Tuesday, June 01, 2010

Haiti and the Social Gospel

Today, I read a tweet from a local (rich, white, cisgender, male) youth pastor talking about Haiti. He was saying how we need to see food, clothing and shelter as secondary and that we should view the gospel as what they need the most. To me, this was a rather flawed way to view things.

I grew up in a religious tradition that did not much believe in getting involved in social justice. If there was a hurricane or tsunami somewhere, the people from the associated churches would all create a little fund which was sent to the main organization and they would use the contributions as they saw fit to help whomever they saw fit for a very limited period of time. After that initial contribution, they basically went back to just proselytizing in the usual ways--inviting people to church, preaching to people in public spaces, offering salvation in the form of baptism.

Each year, they raked in millions of dollars from all across the world, yet they never built one school, created one clinic, or ran a single food or clothing bank. This never sat well with me. I have a hard time respecting any organization that would gladly take money from already-impoverished people, but offer them nothing more than intangibles in return.

I love beautiful churches. I enjoy visiting the ornate surroundings of many cathedrals and mosques and synagogues. At the same time, I do feel a bit uncomfortable with all of the froufrou, knowing that millions of people are still dying of starvation each year. I can't help but think that at least some of the money spent on these works of art and wonders of architecture could have been better used providing for the needs of the poor.

There's a chapter in the Bible that I thought about when I read that pastor's tweet today.
"Then the King will say to those on his right, 'Come, you who are blessed by my Father; take your inheritance, the kingdom prepared for you since the creation of the world. For I was hungry and you gave me something to eat, I was thirsty and you gave me something to drink, I was a stranger and you invited me in, I needed clothes and you clothed me, I was sick and you looked after me, I was in prison and you came to visit me.'

"Then the righteous will answer him, 'Lord, when did we see you hungry and feed you, or thirsty and give you something to drink? When did we see you a stranger and invite you in, or needing clothes and clothe you? When did we see you sick or in prison and go to visit you?'

"The King will reply, 'I tell you the truth, whatever you did for one of the least of these brothers of mine, you did for me.'

"Then he will say to those on his left, 'Depart from me, you who are cursed, into the eternal fire prepared for the devil and his angels. For I was hungry and you gave me nothing to eat, I was thirsty and you gave me nothing to drink, I was a stranger and you did not invite me in, I needed clothes and you did not clothe me, I was sick and in prison and you did not look after me.'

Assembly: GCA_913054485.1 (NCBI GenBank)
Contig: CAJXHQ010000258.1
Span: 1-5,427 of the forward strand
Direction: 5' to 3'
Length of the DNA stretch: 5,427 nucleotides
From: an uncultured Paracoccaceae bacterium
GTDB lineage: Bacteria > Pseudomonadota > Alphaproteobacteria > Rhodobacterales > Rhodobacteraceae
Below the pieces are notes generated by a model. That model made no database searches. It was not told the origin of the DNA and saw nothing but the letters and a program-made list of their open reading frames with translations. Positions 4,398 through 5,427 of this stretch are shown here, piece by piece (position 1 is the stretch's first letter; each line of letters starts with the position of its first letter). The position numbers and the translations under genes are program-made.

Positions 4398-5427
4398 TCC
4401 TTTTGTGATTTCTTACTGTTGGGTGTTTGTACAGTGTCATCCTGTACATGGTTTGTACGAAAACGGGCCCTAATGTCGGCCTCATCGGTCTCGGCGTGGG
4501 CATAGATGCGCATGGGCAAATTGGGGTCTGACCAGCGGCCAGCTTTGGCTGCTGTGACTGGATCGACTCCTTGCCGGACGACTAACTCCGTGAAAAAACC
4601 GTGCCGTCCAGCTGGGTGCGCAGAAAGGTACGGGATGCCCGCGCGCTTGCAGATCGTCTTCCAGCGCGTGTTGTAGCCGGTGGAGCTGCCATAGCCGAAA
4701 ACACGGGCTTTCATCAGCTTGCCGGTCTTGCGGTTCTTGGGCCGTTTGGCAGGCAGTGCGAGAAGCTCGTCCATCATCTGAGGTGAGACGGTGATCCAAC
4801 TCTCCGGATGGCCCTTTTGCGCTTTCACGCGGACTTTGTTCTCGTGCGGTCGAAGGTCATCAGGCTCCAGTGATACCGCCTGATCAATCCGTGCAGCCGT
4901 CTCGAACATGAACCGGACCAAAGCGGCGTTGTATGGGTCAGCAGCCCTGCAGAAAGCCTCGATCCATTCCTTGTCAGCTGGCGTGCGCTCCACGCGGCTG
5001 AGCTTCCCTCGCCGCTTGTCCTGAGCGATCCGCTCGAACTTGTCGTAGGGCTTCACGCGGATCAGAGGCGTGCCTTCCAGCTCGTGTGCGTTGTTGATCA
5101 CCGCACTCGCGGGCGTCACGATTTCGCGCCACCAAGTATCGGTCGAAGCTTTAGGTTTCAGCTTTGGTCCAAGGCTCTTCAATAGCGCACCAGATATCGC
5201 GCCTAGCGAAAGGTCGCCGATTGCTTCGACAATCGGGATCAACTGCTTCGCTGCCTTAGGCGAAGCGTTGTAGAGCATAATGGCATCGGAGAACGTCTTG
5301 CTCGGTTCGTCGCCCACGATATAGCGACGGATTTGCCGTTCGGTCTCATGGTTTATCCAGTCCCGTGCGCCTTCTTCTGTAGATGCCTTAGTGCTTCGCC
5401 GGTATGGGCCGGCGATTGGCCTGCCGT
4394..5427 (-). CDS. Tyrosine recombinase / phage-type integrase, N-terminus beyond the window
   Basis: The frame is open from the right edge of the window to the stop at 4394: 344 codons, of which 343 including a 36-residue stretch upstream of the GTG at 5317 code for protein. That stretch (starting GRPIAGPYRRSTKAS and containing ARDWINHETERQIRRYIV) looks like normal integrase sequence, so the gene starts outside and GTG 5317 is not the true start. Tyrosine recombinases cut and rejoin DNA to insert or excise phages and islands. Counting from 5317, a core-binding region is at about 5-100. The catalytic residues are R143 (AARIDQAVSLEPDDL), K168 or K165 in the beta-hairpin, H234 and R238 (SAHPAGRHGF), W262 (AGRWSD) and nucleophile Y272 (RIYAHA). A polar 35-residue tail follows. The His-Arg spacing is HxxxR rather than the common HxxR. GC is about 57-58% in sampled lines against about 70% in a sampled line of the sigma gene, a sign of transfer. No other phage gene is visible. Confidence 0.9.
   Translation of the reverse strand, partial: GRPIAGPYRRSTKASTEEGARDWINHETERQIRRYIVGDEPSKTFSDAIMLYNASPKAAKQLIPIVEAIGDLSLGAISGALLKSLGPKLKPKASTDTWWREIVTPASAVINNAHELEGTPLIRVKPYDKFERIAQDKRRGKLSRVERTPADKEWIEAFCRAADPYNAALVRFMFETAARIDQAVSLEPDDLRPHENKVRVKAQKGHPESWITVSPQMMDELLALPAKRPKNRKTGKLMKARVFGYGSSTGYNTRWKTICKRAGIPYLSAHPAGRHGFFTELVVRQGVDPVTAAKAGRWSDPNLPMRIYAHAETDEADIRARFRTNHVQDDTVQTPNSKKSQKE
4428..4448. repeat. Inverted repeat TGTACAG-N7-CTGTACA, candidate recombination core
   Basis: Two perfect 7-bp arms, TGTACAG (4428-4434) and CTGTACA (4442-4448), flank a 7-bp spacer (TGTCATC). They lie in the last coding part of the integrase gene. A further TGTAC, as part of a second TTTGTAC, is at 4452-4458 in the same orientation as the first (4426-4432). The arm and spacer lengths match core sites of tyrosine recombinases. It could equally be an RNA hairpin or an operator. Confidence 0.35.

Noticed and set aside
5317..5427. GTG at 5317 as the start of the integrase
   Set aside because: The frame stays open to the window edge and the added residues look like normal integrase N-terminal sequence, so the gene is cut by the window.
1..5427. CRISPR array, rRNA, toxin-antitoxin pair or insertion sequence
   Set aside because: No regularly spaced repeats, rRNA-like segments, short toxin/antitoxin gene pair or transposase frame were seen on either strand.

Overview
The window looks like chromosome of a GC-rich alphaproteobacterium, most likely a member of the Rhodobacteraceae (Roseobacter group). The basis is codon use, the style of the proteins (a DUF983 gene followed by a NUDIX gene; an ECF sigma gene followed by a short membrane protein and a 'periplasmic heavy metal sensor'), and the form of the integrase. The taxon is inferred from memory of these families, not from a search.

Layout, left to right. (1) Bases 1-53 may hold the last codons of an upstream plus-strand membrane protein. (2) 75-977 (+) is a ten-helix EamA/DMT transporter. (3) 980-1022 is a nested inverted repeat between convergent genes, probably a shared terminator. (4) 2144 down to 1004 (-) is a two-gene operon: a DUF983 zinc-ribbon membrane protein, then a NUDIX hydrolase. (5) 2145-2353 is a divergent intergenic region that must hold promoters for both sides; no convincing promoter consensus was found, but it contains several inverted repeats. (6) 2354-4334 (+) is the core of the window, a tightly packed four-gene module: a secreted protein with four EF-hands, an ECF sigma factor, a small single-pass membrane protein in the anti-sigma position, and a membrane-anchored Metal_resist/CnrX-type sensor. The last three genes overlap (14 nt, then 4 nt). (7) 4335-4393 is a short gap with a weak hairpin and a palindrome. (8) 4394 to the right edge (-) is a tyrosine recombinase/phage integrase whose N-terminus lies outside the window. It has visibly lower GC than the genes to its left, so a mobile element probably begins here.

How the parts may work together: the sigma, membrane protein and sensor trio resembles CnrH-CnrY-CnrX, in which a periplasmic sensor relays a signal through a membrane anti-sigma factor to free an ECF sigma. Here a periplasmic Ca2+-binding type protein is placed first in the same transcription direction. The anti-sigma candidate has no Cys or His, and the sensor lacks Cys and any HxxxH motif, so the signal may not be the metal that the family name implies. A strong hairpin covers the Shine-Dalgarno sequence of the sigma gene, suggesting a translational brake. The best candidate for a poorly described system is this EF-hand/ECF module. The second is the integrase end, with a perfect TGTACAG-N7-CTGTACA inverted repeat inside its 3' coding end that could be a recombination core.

"They also will answer, 'Lord, when did we see you hungry or thirsty or a stranger or needing clothes or sick or in prison, and did not help you?'

"He will reply, 'I tell you the truth, whatever you did not do for one of the least of these, you did not do for me.'

"Then they will go away to eternal punishment, but the righteous to eternal life."
Matthew 25:34-46
Notice who was pronounced righteous in this chapter. If we are not feeding and clothing and putting a roof over the heads of people such as those now living in Haiti, then all of our good intentions are for naught--we will still end up facing eternal punishment. Mohandas Gandhi once said, "There are people in the world so hungry, that God cannot appear to them except in the form of bread". I think that where the youth pastor went wrong was in thinking that providing for the physical needs of others is somehow separate from the gospel of the Bible. Instead, I see it as the very core of what it means to live the gospel and if we are not living the gospel, we certainly can't spread it to others.


Rootietoot said...


Who can even think about their souls if they don't have the food, clothing shelter, health care for their kids, etc.?

I think it's a cop-out. If you don't think you have to do the sweaty, sacrificial work, putting a check in the offering plate is a snap way to make yourself think you're actually doing something. For an entire church to have that philosophy is...I don't know....reprehensible.

Ktrion said...

Thanks for this, Bint!

I can't stand the arrogance of the original tweet you posted about. Sounds like he needs to get the gospel before he can start giving it!

(ignorance if not downright racism)

Haiti has had the gospel for centuries. It came with colonization and slavery.

There are beautiful people of faith in Haiti. many of them died. all of them lost so much.

Yes they will need to pray as they get through this. They will need to reach out to their Creator. That's what God is doing. But now God would say to this preacher and to his particular kind of "Good Christians," what are you doing? Give time, give food, give shelter, give medical aid. Give something that takes some effort, not mere pious platitudes.